Long-term consequences of early life exposure to war: a look at later life outcomes of children conceived during the Vietnam war

Nobuko Mizoguchi, University of California, Berkeley

This paper aims to explore the long-term effects of maternal stress on the children who were conceived during the heaviest period of fighting in the Vietnam War. A growing number of studies has shown that early life circumstances are critical determinants of morbidity and lifespan prospects. The Vietnam War lasted from 1954 to 1975 and was fought between North and South Vietnam. The Vietnamese mortality from the war is estimated to be approximately one million. Using the 1999 Vietnamese Census data, this paper will seek to understand how the war affected the youngest of the children, those who were exposed to war in utero. Outcome variables to be examined include educational attainment, literacy, labor market status, and marriage market outcomes. Demographic indicators to be examined include sex, birth year and month, marriage, and fertility. The study's findings may have general policy implications for future post-war aid efforts in other regions.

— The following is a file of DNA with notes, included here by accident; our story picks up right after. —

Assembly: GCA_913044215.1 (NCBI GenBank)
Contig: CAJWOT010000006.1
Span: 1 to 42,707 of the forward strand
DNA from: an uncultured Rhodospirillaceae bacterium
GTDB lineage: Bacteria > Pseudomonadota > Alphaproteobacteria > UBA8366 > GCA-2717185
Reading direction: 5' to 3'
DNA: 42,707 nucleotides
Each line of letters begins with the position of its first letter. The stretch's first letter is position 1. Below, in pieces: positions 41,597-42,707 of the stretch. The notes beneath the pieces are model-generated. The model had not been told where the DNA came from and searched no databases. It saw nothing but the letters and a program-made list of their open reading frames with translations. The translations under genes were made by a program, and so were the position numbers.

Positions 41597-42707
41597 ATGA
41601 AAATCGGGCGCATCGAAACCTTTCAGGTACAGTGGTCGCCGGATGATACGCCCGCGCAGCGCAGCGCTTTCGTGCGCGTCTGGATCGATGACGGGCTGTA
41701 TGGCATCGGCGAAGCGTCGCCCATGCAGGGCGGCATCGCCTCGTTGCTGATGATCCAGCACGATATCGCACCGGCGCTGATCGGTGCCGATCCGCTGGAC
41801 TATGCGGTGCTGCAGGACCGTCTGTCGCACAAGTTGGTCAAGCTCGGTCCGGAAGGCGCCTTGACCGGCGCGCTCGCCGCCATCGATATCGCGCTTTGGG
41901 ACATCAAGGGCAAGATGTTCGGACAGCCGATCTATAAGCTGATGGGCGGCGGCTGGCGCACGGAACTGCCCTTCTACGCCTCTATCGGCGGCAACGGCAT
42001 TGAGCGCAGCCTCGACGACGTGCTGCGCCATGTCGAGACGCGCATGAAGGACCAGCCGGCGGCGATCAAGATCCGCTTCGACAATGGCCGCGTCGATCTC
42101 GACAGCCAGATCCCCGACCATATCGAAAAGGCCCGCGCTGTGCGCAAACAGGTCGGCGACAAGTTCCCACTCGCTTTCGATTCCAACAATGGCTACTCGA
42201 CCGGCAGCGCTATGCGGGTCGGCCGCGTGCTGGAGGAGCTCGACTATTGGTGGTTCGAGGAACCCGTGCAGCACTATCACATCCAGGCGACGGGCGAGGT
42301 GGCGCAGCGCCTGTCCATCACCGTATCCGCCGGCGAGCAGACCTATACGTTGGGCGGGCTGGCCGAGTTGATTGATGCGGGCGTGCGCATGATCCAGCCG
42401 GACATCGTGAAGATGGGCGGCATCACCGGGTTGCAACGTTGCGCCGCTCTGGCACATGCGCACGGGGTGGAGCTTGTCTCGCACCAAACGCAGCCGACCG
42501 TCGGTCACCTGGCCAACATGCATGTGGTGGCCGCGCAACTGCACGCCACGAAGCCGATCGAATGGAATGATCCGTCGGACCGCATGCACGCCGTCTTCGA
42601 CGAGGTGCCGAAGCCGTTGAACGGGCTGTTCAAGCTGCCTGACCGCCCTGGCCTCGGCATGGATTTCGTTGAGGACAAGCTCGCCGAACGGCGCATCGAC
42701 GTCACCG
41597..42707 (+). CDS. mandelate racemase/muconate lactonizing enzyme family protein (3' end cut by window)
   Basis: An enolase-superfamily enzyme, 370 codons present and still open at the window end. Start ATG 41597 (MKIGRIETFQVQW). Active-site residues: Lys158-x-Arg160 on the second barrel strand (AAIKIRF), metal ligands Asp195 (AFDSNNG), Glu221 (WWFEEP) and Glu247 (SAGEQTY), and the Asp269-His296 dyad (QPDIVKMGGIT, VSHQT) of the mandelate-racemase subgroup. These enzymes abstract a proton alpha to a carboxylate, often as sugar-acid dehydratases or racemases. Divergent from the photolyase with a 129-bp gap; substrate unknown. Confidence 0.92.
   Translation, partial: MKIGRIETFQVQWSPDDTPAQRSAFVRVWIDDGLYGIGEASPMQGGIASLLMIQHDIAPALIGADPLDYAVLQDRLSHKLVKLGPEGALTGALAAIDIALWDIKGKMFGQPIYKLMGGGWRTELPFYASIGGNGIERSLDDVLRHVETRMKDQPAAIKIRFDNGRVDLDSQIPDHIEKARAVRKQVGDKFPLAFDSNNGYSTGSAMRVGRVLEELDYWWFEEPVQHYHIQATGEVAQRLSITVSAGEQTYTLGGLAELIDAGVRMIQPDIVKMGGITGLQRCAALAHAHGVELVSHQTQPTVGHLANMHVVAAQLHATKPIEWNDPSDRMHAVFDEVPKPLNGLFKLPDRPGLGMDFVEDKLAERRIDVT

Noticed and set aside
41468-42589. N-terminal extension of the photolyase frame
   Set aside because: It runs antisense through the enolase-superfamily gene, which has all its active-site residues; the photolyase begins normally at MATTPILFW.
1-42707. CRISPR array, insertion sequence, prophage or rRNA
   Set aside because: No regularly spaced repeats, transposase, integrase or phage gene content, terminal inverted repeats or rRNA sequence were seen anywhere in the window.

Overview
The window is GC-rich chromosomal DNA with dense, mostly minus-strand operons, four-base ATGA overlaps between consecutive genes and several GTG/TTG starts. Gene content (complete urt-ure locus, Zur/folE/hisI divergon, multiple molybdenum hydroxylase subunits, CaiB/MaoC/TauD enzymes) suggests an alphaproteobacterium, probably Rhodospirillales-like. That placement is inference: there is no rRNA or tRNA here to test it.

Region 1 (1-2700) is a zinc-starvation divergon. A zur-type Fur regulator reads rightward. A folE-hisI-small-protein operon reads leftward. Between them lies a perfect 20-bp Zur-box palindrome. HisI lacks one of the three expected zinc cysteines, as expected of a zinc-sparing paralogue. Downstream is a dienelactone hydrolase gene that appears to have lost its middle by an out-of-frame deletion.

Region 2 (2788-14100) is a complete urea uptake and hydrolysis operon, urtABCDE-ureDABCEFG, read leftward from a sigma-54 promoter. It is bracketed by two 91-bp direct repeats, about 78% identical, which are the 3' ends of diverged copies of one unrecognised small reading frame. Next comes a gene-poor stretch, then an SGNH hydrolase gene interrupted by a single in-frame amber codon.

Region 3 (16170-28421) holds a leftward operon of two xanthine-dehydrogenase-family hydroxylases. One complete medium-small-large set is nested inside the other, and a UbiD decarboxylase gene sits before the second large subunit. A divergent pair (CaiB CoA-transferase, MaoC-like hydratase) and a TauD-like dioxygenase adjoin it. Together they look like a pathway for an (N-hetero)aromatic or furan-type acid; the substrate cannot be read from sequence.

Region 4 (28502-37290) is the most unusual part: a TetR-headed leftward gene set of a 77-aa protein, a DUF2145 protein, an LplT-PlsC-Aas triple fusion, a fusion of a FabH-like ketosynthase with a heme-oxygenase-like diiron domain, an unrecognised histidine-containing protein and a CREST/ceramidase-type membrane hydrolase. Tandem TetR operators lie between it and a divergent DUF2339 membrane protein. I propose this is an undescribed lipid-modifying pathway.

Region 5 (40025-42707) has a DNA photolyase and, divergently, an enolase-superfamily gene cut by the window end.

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Presented in Session 7: Consequences of armed conflict on children and on youth